Saturday, April 19, 2008

A thought about decision making, games, Iraq and the election debates

There have been a large number of decisions by the U.S. government which had major influence in bringing us to the current situation in Iraq, including:
  • The choice to believe Iraq was developing weapons of mass destruction in this decade;
  • The choice to believe Iraq was in discussions with and a potential supporter of Al Qaeda;
  • The decision not to wait for the U.N. process to deal with the charge of WMDs in Iraq;
  • The decision not to accept the arguments of the French and other governments in the United Nations about invading Iraq;
  • The decision to form a coalition of the willing;
  • The decision to invade with the size force that was used;
  • The decision not to utilize a larger post invasion force to maintain order;
  • The decision to abandon the post-war planning done by the State Department teams;
  • The decision to install the Coalition Transition Authority rather than to quickly establish an Iraqi caretaker government;
  • The decision to keep Coalition forces in Iraq for an extended period, rather than to withdraw quickly;
  • The decision to conduct a radical de-Bathification;
  • The decision not to quickly reconstitute the Iraqi army and police after the invastion;
  • The decision to staff the CTA in the way that it was done;
  • The decision to seek a "Big Bank" move to a free market system;
  • The decision not to call for multiparty talks with the neighboring countries to Iraq;
  • The decision not to expand recruiting for the U.S. military and not to further expand military spending to reduce the stress on the existing military;
  • The decisions with respect to military tactics, including the battles for Fallujah.and "the surge";
  • The decisions with regard to the sweeps of Iraqi citizens, imprisonment, interrogation techniques, etc.
  • The decisions with respect to the refugeesl
  • The decisions with respect to walling off of Sunni and Shiite neighborhoods,
If we think of a game of chess or checkers, the mental model is of a complex tree of moves. So too we can think of Iraq as a complex tree of decisions. We know the path that actually occurred -- the choices that were actually made and their results. We don't know the paths that would have been taken had different alternatives have been made along the way.

In the aftermath of an important game of chess, experts will analyze the sequence of moves, seeking to see where the eventual winner make key moves, and where the eventual loser went wrong. Chess games start with a player choosing an opening gambit, and the opponent choosing a response. There is an extensive body of expert knowledge on openings, and only the rankest amature would lose a game at the opening, nor would the most expert player usually lose the game choosing the wrong opening.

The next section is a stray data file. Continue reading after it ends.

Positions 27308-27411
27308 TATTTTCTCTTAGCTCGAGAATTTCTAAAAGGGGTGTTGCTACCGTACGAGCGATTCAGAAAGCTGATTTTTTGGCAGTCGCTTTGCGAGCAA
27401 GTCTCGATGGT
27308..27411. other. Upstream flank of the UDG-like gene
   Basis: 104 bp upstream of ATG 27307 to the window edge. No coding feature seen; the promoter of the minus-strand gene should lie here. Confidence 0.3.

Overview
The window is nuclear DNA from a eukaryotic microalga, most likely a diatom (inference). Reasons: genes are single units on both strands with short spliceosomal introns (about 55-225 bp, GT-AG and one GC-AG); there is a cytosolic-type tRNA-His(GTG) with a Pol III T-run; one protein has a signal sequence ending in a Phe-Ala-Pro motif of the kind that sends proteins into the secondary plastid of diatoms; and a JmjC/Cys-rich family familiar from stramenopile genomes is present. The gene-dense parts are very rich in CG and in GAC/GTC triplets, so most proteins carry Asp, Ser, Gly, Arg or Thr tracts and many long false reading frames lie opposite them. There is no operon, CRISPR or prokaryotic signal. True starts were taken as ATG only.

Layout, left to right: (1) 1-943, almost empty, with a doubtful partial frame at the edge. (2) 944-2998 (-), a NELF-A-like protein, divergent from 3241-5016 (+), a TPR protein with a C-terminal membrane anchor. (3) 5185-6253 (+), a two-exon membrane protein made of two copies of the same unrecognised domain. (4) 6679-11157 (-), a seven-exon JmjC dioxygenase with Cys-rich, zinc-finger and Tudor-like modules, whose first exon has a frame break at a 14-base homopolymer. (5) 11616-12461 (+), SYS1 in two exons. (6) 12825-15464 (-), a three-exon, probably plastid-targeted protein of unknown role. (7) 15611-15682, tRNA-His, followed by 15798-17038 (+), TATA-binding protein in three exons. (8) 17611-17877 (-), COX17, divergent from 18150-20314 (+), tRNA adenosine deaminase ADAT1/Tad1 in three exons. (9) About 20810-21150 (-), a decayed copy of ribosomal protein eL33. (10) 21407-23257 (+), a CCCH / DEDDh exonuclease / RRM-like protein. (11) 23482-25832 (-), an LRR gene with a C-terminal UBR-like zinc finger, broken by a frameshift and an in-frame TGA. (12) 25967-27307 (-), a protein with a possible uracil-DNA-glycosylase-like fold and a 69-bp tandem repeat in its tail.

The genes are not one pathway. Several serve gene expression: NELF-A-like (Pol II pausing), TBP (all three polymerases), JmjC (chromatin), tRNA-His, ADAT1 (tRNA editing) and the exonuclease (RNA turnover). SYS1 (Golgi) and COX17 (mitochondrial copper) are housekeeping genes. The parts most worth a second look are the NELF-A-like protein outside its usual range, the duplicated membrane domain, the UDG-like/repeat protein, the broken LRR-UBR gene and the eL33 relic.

In the case of the chain of decisions made with respect to Iraq, it may be that our government's decision making should not be criticized as inevitably leading to five years of war and the current situation. Counterfactual paths might legitimately have been considered more likely than the path that actually occurred. Thus it might have been assumed that the U.S. government would have put in more troops, carried out a modest de-Bathification, reconstituted the Iraqi military quickly, established a new, non Saddam led government quickly, allowed the Iraqis to make their own political and economic reforms, negotiated a regional accord, and quickly withdrawn Coalition forces.

In the debates between Clinton and Obama, where neither candidate had much influence over the subsequent decisions of the Bush administration, we perhaps attach too much importance to the position that the candidate took five or six years ago. It seems clear in retrospect, that there were few people in the United States who had a deep understanding of Iraqi society, nor that accurate predictions could be made of Iraqi responses to possible actions of the Coalition. It also seems unlikely that either Democrat could have accurately predicted the way in which the Bush administration would prosecute the occupation.

This blog is not about Iraq. It does deal with decision making. The point of this posting is that it is more appropriate to consider the path that was selected through a decision tree in evaluating a complex history such as that of the war and occupation of Iraq, than to consider a single decision, such as the decision to invade.

The experience in Iraq is also instructive of a significant point of decision making. There have to be "Plans B". It seems very clear that many of the decisions made by the Bush administration had worse results than they had anticipated -- the looting after the occupation of Baghdad, the unwillingness of the Sunnis to participate in the elections, the slow speed of legislation, the failure of the economic reform program to put people back to work and trigger economic growth, the failure of the efforts to rebuild the infrastructure, the length and viciousness of the insurgency. In complex situations, it is wise to prepare for unforeseen or unlikely consequences that are more negative than what is expected.

Finally, chess masters will generally agree in the middle and end games, whether a specific position favors one or the other player. They may well differ as to the quality of individual moves that led to that position. When you are traveling in unfamiliar country it is easier to recognize when you are lost than it is to see exactly where you got off the right track!

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